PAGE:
Book Image

Practical Machine Learning

By : Sunila Gollapudi
Book Image

Practical Machine Learning

By: Sunila Gollapudi

Overview of this book

This book explores an extensive range of machine learning techniques uncovering hidden tricks and tips for several types of data using practical and real-world examples. While machine learning can be highly theoretical, this book offers a refreshing hands-on approach without losing sight of the underlying principles. Inside, a full exploration of the various algorithms gives you high-quality guidance so you can begin to see just how effective machine learning is at tackling contemporary challenges of big data This is the only book you need to implement a whole suite of open source tools, frameworks, and languages in machine learning. We will cover the leading data science languages, Python and R, and the underrated but powerful Julia, as well as a range of other big data platforms including Spark, Hadoop, and Mahout. Practical Machine Learning is an essential resource for the modern data scientists who want to get to grips with its real-world application. With this book, you will not only learn the fundamentals of machine learning but dive deep into the complexities of real world data before moving on to using Hadoop and its wider ecosystem of tools to process and manage your structured and unstructured data. You will explore different machine learning techniques for both supervised and unsupervised learning; from decision trees to Naïve Bayes classifiers and linear and clustering methods, you will learn strategies for a truly advanced approach to the statistical analysis of data. The book also explores the cutting-edge advancements in machine learning, with worked examples and guidance on deep learning and reinforcement learning, providing you with practical demonstrations and samples that help take the theory–and mystery–out of even the most advanced machine learning methodologies.
Table of Contents (23 chapters)
Practical Machine Learning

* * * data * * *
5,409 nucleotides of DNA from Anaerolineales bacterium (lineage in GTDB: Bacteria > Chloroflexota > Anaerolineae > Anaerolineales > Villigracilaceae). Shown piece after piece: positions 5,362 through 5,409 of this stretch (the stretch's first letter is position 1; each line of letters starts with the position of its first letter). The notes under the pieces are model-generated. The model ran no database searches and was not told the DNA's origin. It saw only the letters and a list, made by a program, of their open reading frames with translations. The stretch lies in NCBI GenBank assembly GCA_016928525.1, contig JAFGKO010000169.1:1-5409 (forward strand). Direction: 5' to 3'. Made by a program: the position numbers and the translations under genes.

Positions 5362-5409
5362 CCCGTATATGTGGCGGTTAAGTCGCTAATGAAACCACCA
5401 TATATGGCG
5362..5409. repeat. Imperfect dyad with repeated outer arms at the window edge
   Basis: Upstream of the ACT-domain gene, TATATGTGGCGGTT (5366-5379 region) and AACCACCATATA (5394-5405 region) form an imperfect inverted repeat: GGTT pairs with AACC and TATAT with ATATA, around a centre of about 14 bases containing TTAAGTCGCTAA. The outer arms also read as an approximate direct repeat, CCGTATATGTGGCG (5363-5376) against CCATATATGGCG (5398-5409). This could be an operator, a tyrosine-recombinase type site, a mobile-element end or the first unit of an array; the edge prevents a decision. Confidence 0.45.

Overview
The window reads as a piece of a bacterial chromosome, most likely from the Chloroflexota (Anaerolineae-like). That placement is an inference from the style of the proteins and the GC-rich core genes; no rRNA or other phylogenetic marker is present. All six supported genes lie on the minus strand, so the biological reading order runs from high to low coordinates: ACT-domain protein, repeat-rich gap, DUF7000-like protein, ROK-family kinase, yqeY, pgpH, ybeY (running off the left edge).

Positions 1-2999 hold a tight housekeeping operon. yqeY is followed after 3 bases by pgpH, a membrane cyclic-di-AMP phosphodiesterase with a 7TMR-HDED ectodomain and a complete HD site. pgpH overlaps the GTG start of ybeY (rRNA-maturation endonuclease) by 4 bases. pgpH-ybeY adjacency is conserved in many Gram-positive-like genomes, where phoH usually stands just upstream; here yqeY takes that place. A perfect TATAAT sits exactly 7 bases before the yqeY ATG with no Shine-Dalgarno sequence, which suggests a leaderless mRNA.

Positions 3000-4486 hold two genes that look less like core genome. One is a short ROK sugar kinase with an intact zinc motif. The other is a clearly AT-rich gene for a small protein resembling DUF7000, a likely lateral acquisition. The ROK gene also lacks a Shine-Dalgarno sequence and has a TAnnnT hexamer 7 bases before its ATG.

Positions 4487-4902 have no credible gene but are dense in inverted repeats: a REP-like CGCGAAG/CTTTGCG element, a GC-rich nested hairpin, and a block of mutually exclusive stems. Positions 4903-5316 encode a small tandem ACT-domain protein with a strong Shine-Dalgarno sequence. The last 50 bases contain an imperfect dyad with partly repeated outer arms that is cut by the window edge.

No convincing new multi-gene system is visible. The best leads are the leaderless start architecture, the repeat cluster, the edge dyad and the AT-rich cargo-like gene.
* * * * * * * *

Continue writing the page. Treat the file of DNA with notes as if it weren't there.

About the Author
About the Reviewers

Performance measures

Performance measures are used to evaluate learning algorithms and form an important aspect of machine learning. In some cases, these measures are also used as heuristics to build learning models.

Now let's explore the concept of the Probably Approximately Correct (PAC) theory. While we describe the accuracy of hypothesis, we usually talk about two types of uncertainties as per the PAC theory:

  • Approximate: This measures the extent to which an error is accepted for a hypothesis

  • Probability: This measure is the percentage certainty of the hypothesis being correct

The following graph shows how the number of samples grow with error, probability, and hypothesis:

Is the solution good?

The error measures for a classification and prediction problem are different. In this section, we will cover some of these error measures followed by how they can be addressed.

In a classification problem, you can have two different types of errors, which can be elegantly represented using the "confusion matrix". Let's say in our target marketing problem, we work on 10,000 customer records to predict which customers are likely to respond to our marketing effort.

After analyzing the campaign, you can construct the following table, where the columns are your predictions and the rows are the real observations:


Predicted (that there will be a buy)

Predicted (that there will be no buy)

Actually bought

TP: 500

FN: 400

Actually did not buy

FP: 100

TN: 9000

In the principal diagonal, we have buyers and non-buyers for whom the prediction matched with reality. These are correct predictions. They are called true positive and true negative respectively. In the upper right-hand side, we have those who we predicted are non-buyers, but in reality are buyers. This is an error known as a false negative error. In the lower left-hand side, we have those we predicted as buyers, but are non-buyers. This is another error known as false positive.

Are both errors equally expensive for the customers? Actually no! If we predict that someone is a buyer and they turn out to be a non-buyer, the company at most would have lost money spent on a mail or a call. However, if we predicted that someone would not buy and they were in fact buyers, the company would not have called them based on this prediction and lost a customer. So, in this case, a false negative is much more expensive than a false positive error.

The Machine learning community uses three different error measures for classification problems:

  • Measure 1: Accuracy is the percent of predictions that were correct.

    Example: The "accuracy" was (9,000+500) out of 10,000 = 95%

  • Measure 2: Recall is the percent of positives cases that you were able to catch. If false positives are low, recall will be high.

    Example: The "recall" was 500 out of 600 = 83.33%